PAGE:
I would consider God of War to be an open world action game. The story will take you to specific realms and others need to be unlocked. There are different regions to explore complete with their own set of areas and puzzles to solve. You will often come across areas you can’t access until you acquire the appropriate abilities. NPCs will ask you to complete favors which are like side quests and I would recommend completing these as soon as you can because they’re a great source of experience and resources. You’ll primarily travel around on-foot but will have to get to certain locations by boat and I would say the world really opens up towards the end of the game. The world is well crafted and no area feels like filler. Mystic Gateways are the game’s fast-travel system and more of the map is revealed as you discover new locations. Chests and containers can be found seemingly everywhere and will contain resources. There are special chests that need to be unlocked first by finding and destroying seals which are usually nearby. These chests normally house items that can permanently increase your maximum health and rage. The game does encourage exploration and there’s plenty to see and do. You can find scrolls, shrines, and treasure maps that lead you to resources. You want to be on the lookout for hidden chambers, Realm Tears which spawn tough enemies, and Ravens to kill hidden throughout the environments. Almost everything you come across is entered into a codex which you can access at any time.

God of War looks amazing and does support HDR. You do have the option to favor graphics or performance and I chose the latter. Other than some noticeable pop-in, everything looked great. The presentation is colorful and the environments and character and enemy models are well detailed. Each realm has its own look and feel. Some areas look more natural and familiar while others look more alien or magical if you will. The character and enemy animations are solid and the executions look brutal. The soundtrack is alright but I can’t say any songs stick out to me. There’s a lot of orchestral stuff that fits what’s happening on-screen but I don’t think the tunes reach the same highs as those in previous games. I did play through the game on a PS4 Pro and even though I decided to favor performance, the frame rate noticeably dipped frequently. Other than that, it seems to be well polished. I did not encounter any bugs or issues.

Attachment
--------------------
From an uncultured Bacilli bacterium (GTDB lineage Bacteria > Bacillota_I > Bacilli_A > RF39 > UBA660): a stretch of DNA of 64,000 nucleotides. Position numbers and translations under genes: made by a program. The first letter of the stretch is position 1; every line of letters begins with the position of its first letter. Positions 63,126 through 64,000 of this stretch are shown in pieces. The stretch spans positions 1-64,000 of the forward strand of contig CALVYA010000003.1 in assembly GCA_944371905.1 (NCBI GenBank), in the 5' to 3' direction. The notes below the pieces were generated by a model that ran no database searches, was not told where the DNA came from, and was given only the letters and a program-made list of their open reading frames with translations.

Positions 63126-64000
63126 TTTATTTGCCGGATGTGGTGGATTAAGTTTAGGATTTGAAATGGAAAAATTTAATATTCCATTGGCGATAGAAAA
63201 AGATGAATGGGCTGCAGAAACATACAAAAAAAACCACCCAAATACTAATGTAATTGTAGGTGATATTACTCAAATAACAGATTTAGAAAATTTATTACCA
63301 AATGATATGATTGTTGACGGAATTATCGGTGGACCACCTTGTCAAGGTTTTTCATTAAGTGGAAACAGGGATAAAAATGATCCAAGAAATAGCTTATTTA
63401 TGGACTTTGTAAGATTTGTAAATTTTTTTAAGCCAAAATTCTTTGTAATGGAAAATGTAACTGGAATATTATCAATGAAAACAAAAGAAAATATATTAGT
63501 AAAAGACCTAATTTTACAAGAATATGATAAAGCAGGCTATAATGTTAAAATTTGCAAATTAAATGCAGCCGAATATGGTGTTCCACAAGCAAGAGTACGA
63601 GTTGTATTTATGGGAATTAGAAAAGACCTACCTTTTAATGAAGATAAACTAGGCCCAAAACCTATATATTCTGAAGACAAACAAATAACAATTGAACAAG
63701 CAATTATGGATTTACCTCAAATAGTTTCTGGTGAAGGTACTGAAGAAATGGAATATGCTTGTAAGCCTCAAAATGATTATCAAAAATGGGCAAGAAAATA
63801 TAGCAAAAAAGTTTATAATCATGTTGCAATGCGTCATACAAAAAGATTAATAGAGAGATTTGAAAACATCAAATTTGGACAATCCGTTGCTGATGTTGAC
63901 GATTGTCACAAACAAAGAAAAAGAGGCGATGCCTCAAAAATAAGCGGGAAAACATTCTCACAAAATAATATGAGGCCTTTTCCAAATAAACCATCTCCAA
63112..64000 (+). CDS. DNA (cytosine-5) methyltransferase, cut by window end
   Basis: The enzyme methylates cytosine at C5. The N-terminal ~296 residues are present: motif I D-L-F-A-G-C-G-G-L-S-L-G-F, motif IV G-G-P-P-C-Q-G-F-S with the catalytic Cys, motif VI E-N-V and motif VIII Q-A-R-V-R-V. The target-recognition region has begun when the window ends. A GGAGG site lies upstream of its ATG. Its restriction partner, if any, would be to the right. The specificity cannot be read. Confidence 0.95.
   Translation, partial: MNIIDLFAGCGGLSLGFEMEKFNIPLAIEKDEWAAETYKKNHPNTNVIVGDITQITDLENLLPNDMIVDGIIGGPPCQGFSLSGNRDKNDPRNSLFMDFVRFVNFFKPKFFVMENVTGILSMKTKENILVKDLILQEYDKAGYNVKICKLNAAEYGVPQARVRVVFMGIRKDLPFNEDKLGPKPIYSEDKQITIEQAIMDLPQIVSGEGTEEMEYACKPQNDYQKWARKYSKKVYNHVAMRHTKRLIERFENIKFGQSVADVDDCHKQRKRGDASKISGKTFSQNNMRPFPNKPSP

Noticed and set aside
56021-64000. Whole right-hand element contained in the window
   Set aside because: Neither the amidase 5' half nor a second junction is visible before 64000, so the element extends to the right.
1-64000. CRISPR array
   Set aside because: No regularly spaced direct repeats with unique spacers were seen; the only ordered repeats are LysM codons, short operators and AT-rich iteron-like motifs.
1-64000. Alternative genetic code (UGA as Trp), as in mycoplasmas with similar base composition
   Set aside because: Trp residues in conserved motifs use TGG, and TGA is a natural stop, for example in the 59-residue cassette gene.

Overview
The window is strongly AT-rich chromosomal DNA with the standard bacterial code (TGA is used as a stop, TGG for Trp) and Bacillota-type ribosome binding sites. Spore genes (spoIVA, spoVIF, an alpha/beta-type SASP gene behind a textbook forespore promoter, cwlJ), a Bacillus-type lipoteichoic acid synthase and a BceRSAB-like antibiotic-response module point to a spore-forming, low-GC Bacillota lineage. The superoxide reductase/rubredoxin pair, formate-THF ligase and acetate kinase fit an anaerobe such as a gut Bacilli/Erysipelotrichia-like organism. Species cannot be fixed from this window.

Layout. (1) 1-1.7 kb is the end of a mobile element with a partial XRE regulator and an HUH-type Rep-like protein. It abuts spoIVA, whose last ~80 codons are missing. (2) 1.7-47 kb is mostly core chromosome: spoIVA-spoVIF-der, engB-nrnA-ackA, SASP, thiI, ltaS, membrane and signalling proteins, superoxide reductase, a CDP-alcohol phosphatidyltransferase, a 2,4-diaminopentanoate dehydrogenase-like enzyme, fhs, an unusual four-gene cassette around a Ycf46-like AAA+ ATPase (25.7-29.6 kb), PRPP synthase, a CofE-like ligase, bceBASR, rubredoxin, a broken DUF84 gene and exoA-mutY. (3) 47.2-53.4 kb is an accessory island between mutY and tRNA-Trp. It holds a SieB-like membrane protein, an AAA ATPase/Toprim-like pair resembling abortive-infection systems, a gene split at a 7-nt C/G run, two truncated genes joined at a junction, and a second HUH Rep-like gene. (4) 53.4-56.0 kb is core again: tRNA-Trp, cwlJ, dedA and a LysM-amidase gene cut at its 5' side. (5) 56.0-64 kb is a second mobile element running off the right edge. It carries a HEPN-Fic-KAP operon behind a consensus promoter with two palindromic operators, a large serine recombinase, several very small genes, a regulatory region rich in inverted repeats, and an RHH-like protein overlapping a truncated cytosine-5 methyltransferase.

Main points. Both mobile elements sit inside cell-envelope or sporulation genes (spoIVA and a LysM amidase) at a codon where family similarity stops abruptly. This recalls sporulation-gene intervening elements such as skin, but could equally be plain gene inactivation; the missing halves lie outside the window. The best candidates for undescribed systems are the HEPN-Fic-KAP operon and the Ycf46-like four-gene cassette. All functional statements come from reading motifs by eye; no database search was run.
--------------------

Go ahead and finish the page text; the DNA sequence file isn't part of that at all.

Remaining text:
God of War feels very different than its predecessors. This entry not only shifts the series to a different mythology but also to a different style of gameplay. God of War is not considered a reboot but it is a “rebirth”. The series has been born again in a new body if you will. It’s like a new beginning. The story is a continuation but everything ranging from the gameplay to tone is different. I’ve always considered the series to be in the action adventure genre with it leaning more towards the action side but God of War feels more adventure-oriented. It’s still an action game but the world design allows for more exploration and discovery than prior offerings. It encourages you to take the time to look around and you’re usually rewarded for doing so. There’s a lot to see and do so it’s a game that can keep you occupied for a while. I had fun with it but I still prefer the old style of gameplay. I prefer the fast-paced action and awesome-looking action set pieces which have been toned down here. That’s not to say God of War is worse. It’s just different. And it’s obvious the developers wanted it to be different. But I think if you combined the gameplay and high energy of the previous games with the loot, customization, and upgrade systems of this game, it would make for a phenomenal experience.

I would recommend God of War to fans of the series and action games. The developers made a lot of bold moves here other than just shifting to a different mythology. And I think, overall, God of War is a success. It’s more than just a new coat of paint. It breathes new life into the series. It also feels like a completely different game with it’s own strengths and weaknesses that are unrelated to its past life. If you were burnt out or growing tired of the series up to this point, you’ll be happy to know God of War 2018 takes a different turn. It steers the series in a different direction and is a fun ride. Definitely check it out.